There have been no women inducted into the Pro Football Hall of Fame. To most fans, that’s not surprising: There’s never been a woman who’s played in the NFL, after all. Coaching platitudes still suggest the sport is a way to “separate the men from the boys” — a cliche that has its roots on the battlefield, which has, ironically, accepted women more readily than the gridiron.
This week the Canton mecca is recognizing women players and coaches for what appears to be the first time since 1983, though not with gold jackets. Four cases in the museum’s Pro Football Today Gallery are now devoted to the achievements of women in football, specifically spotlighting those who’ve spurred “firsts” within the past five years: Jen Welter, the NFL’s first woman coach; Sarah Thomas, the NFL’s first full-time woman referee; Katie Sowers, the NFL’s first out LGBTQ coach, and Beth Mowins, the first woman to call a nationally televised NFL game. They join Lesley Visser, Andrea Kremer, and Charean Williams, who have all previously received awards from the hall for their contributions to football journalism.
According to Rachel Knapp, a curatorial and exhibits specialist at the hall of fame, the museum started to receive artifacts from women in the game around the time she was hired in 2015 — the same year Welter and Thomas made headlines for their trailblazing roles in the NFL.
“It was like a perfect storm of items we were getting in that made us look around and realize that we weren’t necessarily portraying women as strong figures in football,” Knapp says. “They were in more of a supporting role as mothers or, you know, cheerleaders. But women have really made strides in the past couple years, and we’re reaching out to different people to collect items — I think before maybe it wasn’t seen as a priority.”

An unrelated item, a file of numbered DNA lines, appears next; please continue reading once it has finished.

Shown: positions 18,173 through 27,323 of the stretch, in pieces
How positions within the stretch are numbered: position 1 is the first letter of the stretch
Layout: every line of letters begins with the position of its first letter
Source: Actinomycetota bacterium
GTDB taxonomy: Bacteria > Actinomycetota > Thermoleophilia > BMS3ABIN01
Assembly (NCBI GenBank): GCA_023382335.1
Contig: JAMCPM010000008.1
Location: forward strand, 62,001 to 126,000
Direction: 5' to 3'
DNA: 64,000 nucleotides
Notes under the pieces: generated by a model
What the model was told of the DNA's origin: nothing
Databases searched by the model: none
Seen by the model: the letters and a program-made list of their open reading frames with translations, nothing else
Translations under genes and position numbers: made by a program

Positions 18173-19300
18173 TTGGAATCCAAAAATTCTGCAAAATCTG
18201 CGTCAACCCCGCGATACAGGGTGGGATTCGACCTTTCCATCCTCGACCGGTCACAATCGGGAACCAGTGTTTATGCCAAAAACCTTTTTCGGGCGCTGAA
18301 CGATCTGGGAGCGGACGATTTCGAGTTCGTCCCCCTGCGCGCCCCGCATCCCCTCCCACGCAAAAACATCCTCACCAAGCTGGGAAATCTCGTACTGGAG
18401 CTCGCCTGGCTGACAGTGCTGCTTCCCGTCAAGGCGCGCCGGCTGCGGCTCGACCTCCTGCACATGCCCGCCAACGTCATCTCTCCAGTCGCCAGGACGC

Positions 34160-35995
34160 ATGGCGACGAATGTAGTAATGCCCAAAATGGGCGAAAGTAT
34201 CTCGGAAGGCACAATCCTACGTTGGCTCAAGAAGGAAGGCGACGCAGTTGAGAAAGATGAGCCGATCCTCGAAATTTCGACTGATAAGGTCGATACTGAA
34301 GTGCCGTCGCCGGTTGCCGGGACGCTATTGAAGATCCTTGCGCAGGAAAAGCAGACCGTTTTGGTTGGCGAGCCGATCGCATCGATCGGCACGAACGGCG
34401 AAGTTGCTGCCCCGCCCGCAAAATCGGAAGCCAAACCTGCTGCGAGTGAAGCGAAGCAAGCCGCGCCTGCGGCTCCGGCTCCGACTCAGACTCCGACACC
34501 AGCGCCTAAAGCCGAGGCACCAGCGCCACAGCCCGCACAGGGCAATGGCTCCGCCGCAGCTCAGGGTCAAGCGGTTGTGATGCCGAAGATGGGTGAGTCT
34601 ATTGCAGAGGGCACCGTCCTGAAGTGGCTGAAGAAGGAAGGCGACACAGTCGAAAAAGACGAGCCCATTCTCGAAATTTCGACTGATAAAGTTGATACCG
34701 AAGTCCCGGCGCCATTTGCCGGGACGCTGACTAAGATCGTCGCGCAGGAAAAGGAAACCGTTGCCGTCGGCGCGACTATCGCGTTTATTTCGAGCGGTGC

The rationale for the exhibit, currently a temporary display that the hall plans to turn into something larger and permanent, goes beyond simply having the material, though. “There’s definitely a need to tell that story, just because we have so many young girls coming through and they don’t see themselves represented,” Knapp adds, pointing to the athletes who visit the hall of fame complex for various tournaments. “It’s not something that we had actively collected before, but we’re seeing a rise in our visitorship in terms of girls that play football.”
Her observation is borne out by the numbers: While boys’ participation in tackle football declines, girls’ has grown. But players at every level remain the subject of curious human interest stories, though just about every possible milestone has been passed: Antoinette Harris only may have been the first woman to receive a scholarship to play college football earlier this year.
The search for more specific barriers to break further points to why women’s entry into the football canon is not just timely, but actually long overdue. Women have played football — tackle, flag, and touch — more or less since each sport’s genesis in the late 19th Century. Their stories have just been poorly documented, framed as one-offs and novelties for over a century. “Football Game By Girls” begins an oft-cited 1896 story from the Sun, which describes a game between two teams of women in New York that had to be called by police when men, apparently titillated by the tackling, rushed the field. That piece mentions no “firsts,” suggesting while it might have been unusual, it wasn’t unique.
The Women’s Football Hall of Fame was founded last year (after a false start in 2014) to try to correct that persistent misrepresentation, inducting Welter and Sowers alongside 36 others whose careers span professional leagues like the Women’s Football Alliance, the Independent Women’s Football League, and the U.S. Women’s Football League, as well as the undefeated Team USA.
“I have mixed feelings about the need for a Women’s Football Hall of Fame,” Welter said at the time. “Obviously, it’s a way of ensuring those who never played with the spotlights or dollars attached get recognized, and that is long overdue, and these women deserve it. However, as someone who has been in both the women’s and men’s game, I must say, separate is far from equal, and any hall of fame should recognize both women and men.”
Women play football, and coach football, and even more self-evidently work in all corners of front offices, league administration, and media. None of it is new, but until the story of their love of the game is told in a way that emphasizes their longevity and resilience instead of their difference, it will continue to seem that way.